A Nanny Moose's picture

What makes you think slavery ever ended?

Jethro's picture

I started a little one-man LLC in Dec. I was building this for a couple of reasons, but the potential tax shelter with a Clinton victory didn't hurt.

War Machine's picture

Flat tax: throw out all of Congress' carrots and sticks tbrough which federal power grew way out of control.

Better yet: End the Fed, issue for the time being greenbacks for paper cash legal tender til we ramp up gold/silver backing per Constitutional requirements, then repeal the Income Tax which of course was passed to support the Fed.

Seems like there's zero pressure on Trump to address the Fed and the fiat ponzi... I'd argue it should be in his top 5 things to work on, easy, along with ending CIA support of ISIS/Qaeda and renegotiating nafta and easing back in Nato, etc

logicalman's picture

The only half way reasonable taxes are excise taxes.

Income tax is flat out extortion/theft.

Tax code would fit on a postcard and no amount of accounting bullshit would make them avoidable.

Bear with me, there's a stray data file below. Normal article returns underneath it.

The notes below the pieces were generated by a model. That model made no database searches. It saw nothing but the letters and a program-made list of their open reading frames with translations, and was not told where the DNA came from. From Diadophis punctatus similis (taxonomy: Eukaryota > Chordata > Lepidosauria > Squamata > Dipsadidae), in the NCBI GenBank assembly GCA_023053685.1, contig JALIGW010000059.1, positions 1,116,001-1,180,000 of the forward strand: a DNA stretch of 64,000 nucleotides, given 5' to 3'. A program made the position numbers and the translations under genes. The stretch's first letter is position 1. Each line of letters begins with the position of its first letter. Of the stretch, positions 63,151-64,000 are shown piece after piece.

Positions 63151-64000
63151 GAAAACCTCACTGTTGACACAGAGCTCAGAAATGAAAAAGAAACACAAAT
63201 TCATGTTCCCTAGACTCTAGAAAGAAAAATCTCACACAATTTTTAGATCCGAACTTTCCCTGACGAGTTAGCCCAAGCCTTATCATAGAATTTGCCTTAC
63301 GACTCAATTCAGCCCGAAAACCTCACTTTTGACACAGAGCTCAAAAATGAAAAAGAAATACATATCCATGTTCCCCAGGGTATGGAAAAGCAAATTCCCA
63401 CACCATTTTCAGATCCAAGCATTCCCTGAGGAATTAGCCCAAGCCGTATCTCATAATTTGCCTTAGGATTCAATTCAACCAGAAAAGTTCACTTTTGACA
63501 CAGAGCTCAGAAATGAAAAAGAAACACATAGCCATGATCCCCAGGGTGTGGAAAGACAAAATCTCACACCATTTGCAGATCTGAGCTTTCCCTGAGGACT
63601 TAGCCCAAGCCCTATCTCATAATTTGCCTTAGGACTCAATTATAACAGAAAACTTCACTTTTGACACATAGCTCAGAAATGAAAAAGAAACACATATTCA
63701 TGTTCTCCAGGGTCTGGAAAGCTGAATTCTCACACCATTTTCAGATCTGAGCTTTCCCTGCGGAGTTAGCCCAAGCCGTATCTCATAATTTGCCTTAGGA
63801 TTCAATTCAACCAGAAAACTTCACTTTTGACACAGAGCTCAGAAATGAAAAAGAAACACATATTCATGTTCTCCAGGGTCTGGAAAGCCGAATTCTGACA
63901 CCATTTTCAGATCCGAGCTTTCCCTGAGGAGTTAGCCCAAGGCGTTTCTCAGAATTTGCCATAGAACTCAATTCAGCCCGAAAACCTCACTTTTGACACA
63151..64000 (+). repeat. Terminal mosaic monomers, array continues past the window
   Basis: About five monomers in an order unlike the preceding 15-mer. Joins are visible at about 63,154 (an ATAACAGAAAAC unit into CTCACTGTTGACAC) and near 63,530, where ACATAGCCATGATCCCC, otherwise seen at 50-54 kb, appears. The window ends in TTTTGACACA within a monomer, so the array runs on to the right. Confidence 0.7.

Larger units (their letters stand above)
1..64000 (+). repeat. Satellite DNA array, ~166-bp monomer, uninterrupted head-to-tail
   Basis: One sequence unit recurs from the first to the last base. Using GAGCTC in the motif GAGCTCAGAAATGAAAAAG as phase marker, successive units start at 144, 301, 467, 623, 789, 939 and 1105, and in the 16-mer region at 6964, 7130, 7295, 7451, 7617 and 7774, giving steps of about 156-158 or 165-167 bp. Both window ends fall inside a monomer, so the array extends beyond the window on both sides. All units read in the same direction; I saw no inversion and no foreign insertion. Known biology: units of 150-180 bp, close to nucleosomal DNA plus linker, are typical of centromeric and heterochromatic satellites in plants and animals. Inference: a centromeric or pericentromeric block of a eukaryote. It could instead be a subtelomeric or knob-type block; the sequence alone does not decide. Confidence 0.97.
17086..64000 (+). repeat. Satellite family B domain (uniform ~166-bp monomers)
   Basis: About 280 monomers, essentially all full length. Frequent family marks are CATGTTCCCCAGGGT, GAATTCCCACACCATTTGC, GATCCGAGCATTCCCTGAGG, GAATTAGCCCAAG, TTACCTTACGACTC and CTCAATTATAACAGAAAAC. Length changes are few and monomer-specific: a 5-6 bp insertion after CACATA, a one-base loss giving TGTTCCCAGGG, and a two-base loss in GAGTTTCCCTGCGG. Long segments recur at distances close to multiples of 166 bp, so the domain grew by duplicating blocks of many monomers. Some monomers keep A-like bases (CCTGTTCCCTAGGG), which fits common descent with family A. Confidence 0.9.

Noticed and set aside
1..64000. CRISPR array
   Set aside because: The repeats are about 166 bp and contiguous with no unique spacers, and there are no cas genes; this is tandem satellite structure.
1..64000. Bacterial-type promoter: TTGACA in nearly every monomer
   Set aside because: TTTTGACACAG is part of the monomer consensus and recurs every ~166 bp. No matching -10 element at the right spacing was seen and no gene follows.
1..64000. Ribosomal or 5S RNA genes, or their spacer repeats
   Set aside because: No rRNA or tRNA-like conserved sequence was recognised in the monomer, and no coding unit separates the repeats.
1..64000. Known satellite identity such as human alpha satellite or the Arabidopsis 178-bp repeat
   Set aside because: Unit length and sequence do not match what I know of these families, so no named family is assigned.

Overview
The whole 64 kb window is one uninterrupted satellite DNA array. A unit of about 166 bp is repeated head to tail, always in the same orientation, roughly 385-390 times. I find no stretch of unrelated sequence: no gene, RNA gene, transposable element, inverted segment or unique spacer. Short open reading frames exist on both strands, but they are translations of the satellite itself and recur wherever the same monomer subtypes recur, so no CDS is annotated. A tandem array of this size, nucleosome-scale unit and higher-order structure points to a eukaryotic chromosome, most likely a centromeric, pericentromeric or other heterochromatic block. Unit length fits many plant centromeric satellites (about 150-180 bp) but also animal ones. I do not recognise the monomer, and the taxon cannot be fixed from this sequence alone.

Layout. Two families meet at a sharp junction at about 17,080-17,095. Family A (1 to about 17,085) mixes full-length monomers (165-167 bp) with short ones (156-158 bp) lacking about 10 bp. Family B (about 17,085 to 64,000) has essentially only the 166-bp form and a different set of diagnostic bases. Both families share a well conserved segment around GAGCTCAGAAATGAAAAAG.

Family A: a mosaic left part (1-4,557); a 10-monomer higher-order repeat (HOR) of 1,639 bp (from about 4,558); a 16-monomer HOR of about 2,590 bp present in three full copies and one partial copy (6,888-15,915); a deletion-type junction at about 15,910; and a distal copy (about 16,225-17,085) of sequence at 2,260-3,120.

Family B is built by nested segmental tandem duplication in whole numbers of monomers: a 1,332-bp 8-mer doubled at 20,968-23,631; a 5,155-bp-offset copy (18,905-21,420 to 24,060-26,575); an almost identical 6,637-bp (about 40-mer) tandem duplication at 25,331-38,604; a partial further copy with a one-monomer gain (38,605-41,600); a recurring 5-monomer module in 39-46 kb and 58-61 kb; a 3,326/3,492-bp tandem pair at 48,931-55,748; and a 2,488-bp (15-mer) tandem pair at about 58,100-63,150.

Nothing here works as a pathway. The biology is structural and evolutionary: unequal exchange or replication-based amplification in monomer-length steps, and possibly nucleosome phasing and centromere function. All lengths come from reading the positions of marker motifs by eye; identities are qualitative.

If you don't want to pay the tax, do without the taxed item.

There should be no tax on food.

 

ejmoosa's picture

Unfortunately the regulatory beast is a three headed hydra.

Federal State Local.

So the results from the actions of Trump will be uneven at best.  Let's hope the state and local conservatives jump on board with this plan.

new game's picture

state of mn, lol. libtard madness. county too. perk test set to fail logical perking to avoid needless mound system. 98 percent.

lots of sandy soil here. but, ask a system installer and they ACT like it's a bummer, but love the results all the way to the bank...

logic is the acid test of regulation, but we all have observed the lefts logic. kinda hopeless...

johngaltfla's picture

I live in Florida so the reglations are not that bad.

What is amazing is I have associates who live inside the city of Sarasota (Malibu East) and St. Petersburg (San Francisco East) and they have to establish their businesses outside of the city limits to operate. The stupidity of bureaucrats and leftisist is beyond the pale.

Tremel Jackson's picture

OSHA, DOT, & DOL made it difficult?

What was your business?

Having 8 year olds spray paint commerical vehicles in an unventilated warehouse with lead paint?